Wake Justice Center’s design succeeds where it matters most – at the human level

CorrespondentJune 29, 2013 

The new Wake County Justice Center opens Monday.

SCOTT SHARPE — ssharpe@newsobserver.com Buy Photo

— For any architecture firm, it would be a plum assignment:

Design a 577,000-square-foot public building to keep up with the needs of a rapidly growing county government over the next 80 years.

Separate its two functions: public administration, and an active judiciary with 19 courtrooms.

Develop clear circulation patterns for both groups, but make sure that the judiciary’s three constituencies – its judges and staff, its jailed detainees and the general public – meet only in its courtrooms.

O’Brien/Atkins Associates of Research Triangle Park joined HOK’s justice practice in Washington, D.C., to win the commission. And though their new building solidly solves the functional challenges presented by the county, its design is not quite so successful.

For inspiration, the architects looked diagonally across Salisbury Street to the county’s Waverly F. Akins Building. A 1940s Art Moderne gem originally built for the Durham Life Insurance Co., it is surely Raleigh’s finest high-rise. With a polished, red granite base, and clad in limestone that gracefully steps back all the way to the top of its 15 stories, it was designed by Luther Lashmit of Northup and O’Brien in Winston-Salem.

The Akins Building achieves a rare balance between vertical and horizontal design elements.

When it wants to emphasize that it is a tall building, its narrow windows align with indented vertical panels between floors – and soar skyward. As it reaches up, it is crowned at the edge of wide horizontal setbacks with restrained ornament in the form of streamlined finials. It reinforces a human scale at its base, where paned windows are banded horizontally to relate to those passing by on the sidewalks it hugs.

The new Justice Center takes some of its cues from its neighbor, but where Lashmit used a light touch to connect to sky and street, here the hand is heavier. The architects used dark green granite at the building’s base, and a limestone-like precast concrete above. It’s a gesture toward Akins, but alas, a limited one.

This building is all about the vertical, even for the low, three-story podium that begins to wrap around the 11-story tower. The podium is set back behind planters and benches, with tall, plate-glass windows aiming straight up. The courts’ entrance to the tower is set back even further from Salisbury, separated from the street by a plaza.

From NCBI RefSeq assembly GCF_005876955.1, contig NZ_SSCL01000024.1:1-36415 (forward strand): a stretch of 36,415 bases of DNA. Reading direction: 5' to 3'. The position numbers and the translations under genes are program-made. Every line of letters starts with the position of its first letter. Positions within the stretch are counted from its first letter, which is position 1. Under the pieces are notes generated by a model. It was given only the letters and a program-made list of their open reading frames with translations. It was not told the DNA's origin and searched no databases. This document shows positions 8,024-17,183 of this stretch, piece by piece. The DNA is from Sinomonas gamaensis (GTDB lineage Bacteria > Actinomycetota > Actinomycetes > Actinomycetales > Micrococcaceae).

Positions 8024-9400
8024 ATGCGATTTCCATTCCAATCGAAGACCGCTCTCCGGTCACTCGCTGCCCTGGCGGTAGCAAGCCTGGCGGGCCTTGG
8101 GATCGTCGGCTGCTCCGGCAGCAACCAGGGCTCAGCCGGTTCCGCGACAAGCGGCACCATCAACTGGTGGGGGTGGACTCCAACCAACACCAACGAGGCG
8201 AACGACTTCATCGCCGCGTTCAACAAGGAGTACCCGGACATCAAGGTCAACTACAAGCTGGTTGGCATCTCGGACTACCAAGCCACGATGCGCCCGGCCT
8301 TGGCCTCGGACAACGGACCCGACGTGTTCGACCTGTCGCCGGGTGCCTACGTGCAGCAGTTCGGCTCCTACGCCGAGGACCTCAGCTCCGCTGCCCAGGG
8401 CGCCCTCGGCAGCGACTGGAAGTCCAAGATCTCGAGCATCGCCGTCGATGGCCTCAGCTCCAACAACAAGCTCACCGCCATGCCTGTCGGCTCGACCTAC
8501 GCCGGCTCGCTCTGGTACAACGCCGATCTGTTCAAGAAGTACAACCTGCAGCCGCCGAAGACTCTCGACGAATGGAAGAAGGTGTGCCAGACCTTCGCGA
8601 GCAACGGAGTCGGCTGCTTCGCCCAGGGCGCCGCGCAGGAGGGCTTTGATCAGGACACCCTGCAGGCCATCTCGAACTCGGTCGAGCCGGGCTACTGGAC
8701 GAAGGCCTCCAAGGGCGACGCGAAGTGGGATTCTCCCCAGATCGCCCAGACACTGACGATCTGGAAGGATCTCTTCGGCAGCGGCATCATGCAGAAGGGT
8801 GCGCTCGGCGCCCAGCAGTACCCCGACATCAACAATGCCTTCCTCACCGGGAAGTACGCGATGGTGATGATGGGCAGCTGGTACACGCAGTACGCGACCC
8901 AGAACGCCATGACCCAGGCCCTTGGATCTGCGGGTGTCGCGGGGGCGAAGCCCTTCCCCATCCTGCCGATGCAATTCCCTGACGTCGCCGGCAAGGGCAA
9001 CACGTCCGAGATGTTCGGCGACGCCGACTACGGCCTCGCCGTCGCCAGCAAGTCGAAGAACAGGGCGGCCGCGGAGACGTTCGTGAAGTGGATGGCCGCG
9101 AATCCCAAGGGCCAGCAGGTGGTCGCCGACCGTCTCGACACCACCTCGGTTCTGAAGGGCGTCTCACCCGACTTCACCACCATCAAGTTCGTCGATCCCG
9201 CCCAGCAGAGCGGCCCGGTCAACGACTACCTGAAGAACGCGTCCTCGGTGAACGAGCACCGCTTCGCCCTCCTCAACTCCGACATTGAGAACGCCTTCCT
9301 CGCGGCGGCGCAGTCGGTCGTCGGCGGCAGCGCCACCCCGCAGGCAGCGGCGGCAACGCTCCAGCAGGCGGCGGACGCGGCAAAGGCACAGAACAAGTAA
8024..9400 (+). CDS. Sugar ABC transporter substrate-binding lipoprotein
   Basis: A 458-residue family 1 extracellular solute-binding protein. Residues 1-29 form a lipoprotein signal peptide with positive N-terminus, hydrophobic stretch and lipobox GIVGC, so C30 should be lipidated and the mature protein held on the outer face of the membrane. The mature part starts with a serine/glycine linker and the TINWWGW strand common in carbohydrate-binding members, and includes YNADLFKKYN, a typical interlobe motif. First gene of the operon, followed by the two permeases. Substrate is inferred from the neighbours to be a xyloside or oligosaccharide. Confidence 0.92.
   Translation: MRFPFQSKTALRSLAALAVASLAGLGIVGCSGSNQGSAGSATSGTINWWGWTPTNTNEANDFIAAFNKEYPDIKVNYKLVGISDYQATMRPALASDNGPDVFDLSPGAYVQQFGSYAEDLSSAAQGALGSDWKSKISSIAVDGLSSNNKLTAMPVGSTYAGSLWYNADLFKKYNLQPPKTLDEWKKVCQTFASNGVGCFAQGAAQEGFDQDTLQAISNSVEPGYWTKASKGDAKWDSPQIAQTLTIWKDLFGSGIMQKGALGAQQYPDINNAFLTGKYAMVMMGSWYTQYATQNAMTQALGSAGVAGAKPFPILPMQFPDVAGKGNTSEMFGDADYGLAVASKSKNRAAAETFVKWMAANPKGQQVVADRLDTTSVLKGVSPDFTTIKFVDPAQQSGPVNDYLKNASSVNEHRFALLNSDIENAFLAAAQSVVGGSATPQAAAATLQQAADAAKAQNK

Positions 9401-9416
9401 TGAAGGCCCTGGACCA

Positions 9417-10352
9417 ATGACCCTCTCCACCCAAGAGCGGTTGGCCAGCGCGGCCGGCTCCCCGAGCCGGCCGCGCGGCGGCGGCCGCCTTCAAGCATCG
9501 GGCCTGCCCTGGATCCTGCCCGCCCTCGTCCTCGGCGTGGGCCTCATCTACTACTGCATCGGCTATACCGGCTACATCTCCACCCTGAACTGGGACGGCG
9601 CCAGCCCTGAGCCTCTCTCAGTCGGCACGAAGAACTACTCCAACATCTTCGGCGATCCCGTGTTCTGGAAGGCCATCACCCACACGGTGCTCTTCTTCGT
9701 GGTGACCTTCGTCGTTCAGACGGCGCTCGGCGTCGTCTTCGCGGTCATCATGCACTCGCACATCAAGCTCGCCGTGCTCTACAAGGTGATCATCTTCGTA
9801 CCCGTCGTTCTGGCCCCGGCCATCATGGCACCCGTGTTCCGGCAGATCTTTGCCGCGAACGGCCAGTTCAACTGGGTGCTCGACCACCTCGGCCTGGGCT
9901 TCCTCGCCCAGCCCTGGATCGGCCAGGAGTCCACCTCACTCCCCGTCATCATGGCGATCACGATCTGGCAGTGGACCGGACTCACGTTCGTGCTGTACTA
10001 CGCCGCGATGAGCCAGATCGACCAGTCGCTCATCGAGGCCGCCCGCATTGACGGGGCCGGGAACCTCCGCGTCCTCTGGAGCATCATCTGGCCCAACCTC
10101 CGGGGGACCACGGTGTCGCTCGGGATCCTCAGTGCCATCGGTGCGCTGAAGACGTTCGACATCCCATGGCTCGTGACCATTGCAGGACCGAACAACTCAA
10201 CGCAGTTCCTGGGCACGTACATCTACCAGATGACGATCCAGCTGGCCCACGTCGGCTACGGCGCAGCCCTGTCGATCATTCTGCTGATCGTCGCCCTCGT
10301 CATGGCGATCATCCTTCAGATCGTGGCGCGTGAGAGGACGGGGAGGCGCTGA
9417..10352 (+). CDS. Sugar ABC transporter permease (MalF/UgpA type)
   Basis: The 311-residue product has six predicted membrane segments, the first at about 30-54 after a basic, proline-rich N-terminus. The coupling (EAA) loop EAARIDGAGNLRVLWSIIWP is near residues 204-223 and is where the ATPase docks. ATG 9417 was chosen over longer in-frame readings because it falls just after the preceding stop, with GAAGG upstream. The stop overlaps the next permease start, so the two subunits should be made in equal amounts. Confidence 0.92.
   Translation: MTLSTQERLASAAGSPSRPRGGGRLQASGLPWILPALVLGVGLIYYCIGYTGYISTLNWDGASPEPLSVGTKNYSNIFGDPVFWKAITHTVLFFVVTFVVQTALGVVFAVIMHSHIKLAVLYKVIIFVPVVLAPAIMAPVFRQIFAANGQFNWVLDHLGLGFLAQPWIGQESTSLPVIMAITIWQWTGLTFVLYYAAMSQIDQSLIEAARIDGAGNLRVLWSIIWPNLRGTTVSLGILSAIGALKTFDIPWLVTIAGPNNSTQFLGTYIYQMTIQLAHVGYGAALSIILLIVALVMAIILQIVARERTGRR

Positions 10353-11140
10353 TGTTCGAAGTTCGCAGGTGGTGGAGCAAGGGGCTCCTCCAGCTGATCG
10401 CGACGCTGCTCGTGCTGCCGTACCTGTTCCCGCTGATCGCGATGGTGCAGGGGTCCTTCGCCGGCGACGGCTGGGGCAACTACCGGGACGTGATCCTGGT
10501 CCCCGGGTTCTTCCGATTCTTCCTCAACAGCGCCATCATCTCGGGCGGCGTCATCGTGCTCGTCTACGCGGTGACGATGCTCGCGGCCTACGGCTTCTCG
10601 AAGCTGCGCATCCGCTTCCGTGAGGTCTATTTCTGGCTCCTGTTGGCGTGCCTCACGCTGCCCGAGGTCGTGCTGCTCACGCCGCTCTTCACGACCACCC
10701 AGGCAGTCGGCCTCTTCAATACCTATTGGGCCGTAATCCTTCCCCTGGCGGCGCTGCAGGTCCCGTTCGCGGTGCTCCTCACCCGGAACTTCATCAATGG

So where Akins snugs to the sidewalk, this structure recedes to emphasize its height. Where the human scale of Akins’ wide horizontal windows and low red granite base comfort the pedestrian, the center’s planters, benches and distant green granite do not. They seem afterthoughts instead.

Then there are the vertical fins between windows, reaching from first floor to top of the tower. Even the shorter podium uses them, presumably as design elements to tie it to its taller sibling. They seem unnecessary ornament: The tower is tall without them, and the podium is short, with no need to look tall.

Inside, the architects fare far better. Besides the entrance on Salisbury, it offers a second one at Martin and McDowell streets, catty-cornered to Nash Square.

Visitors enter through two sets of glass doors into a low-ceilinged vestibule. Once past security, they’ll encounter the architects’ most astonishing, compression-to-expansion achievement here: a soaring, awe-inspiring, five-story atrium. It is supported by columns clad in brightly polished, black-and-white Margherita granite from Brazil, reaching up to clerestory windows that drench taupe terrazzo floors in natural sunlight.

This is a space that makes way-finding easy. County employees man an information desk, with four electronic dockets containing case and courtroom information above. A ground-based electronic directory guides visitors to specific offices. A freestanding stairway leads to commissioners’ second-floor meeting space.

For all its size and height, this building’s interior succeeds best in its most intimate spaces. Its 19 courtrooms are hushed and quiet affairs, their walls lined in cherry wood panels, some acoustically treated. Those who approach the judge’s bench will lay their hands upon a slab of brown Michelangelo marble, veined in gold and white, and quarried in Afghanistan. The same stone lines the hallways.

Those hallways contain waiting areas with benches made of Brazilian granite, facing walls of gray and gold Jerusalem limestone. Gently carved into them are chevron patterns that echo decorative metal grilles outside. Where natural light strikes them, the patterns charm and soothe the onlooker all at once.

This building achieves all the client asked of its architects, and more. Judges and staff have their own elevator access from a below-ground garage, and detainees arrive in courtrooms through two isolated elevators, from holding areas also below grade. The public uses 10 high-speed elevators in the atrium. As for growth, the building’s sixth floor stands empty, ready to accommodate future needs.

Architects as gifted as Luther Lashmit are rare indeed, and Raleigh is both blessed and cursed to have his 1942 Akins Building here. We’re blessed because it is so beautiful, and cursed because it is so difficult to live up to its design.

But if this new Justice Center disappoints somewhat at the street level, its interiors make up for that in spaces where good design matters most – at the human level, with warmth, and a sensitive touch.

J. Michael Welton writes about architecture, art and design for national publications and publishes an online design magazine at www.architectsandartisans.com.

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